The migrant women didn’t have time to socialize with local women, they were either working in factories/hospital etc or spending a lot of time growing/producing food. Nor did they necessarily have the language (their kids would often do the translation), so their involvement in tennis clubs, bridge clubs, “school mothers’ clubs” etc, was probably limited, therefore they never really got the chance to get to know other local women on a social level.
Food production and preparation was so different to typical “anglo” ways of doing things. The Paez family, for example, were surrounded by migrant families and benefitted from their diligence in producing fruit and vegetables. These vegetables, (many of the varieties never having been seen by the locals before) were given to the Paez’s by throwing zucchinis, capsicums, etc over the back fence! Many generous offerings were given to the Paez’s, including delicious “preserves” such as dill pickles in glass jars.
What kinds of activities/functions/events were shared by both groups?
Cabarets? Dances? “Good Neighbour Council” (Who were they? Did they organize social events? Not sure about this organization……..)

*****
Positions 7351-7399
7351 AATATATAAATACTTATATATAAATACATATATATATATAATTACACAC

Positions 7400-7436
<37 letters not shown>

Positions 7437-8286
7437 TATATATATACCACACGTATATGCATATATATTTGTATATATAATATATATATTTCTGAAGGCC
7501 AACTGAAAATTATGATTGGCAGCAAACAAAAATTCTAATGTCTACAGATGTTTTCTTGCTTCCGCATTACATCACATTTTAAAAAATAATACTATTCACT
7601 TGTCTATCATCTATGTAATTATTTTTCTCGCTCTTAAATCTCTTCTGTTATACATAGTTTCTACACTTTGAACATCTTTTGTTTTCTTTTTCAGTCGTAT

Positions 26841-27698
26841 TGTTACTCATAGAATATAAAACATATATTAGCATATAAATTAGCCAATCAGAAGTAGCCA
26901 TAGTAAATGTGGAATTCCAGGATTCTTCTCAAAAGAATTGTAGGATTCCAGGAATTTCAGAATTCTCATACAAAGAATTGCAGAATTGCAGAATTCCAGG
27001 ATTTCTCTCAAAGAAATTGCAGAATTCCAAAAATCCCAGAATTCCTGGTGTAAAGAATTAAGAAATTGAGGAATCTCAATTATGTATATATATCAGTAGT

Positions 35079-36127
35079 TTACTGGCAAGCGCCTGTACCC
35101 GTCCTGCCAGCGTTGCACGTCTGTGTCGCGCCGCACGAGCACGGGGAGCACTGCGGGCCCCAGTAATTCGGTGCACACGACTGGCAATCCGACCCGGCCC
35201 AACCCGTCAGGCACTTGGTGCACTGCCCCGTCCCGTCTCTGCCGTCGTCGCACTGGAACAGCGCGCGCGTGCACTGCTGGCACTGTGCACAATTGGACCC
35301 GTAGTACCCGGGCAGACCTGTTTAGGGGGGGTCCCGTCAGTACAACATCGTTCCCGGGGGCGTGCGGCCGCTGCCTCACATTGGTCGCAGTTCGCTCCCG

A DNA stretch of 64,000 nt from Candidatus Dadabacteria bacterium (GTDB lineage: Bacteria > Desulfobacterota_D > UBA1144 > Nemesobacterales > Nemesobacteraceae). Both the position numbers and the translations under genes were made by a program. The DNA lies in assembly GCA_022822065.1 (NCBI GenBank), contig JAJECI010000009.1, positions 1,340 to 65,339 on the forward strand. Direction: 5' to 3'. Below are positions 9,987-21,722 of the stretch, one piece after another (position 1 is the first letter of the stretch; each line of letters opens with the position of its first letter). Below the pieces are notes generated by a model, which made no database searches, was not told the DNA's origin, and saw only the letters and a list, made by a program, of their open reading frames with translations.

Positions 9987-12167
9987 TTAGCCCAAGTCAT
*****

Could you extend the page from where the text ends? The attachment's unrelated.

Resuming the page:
Ralph and Margaret Paez attended many cabarets at the Migrant centre but there weren’t many other “locals” there. Margaret was always so impressed by how beautifully dressed the women of the migrant camp were. Their clothes were so elegant, beautiful shoes, hair etc (European “style” and flair).
Renold Christmas parties were a yearly social highlight for kids especially.
How were the migrants “viewed” by the local people (in terms of their employment at Renold Chains)?
Story of Ralph Paez in local pub being confronted by a disgruntled Benalla local who was upset by Renold’s employment of migrants over locals. Ralph was given a “boot up the arse” as described by his brother-in-law who was with him at the time (probably a symbolic action of “you should be looking after your own kind and not those “I–ties” and “shame on you”) as he was leaving the bar by a local man who felt that the chain factory bosses were more interested in employing migrants than the locals. Ralph’s brother-in-law, Jim Redpath, decided to take it up with the bloke who dared kick Ralph. A bit of a tussle between Ralph’s “minder”, Jim and the “arse kicker” ensued….. Nothing too serious, however, it probably signified underlying resentment by some community members.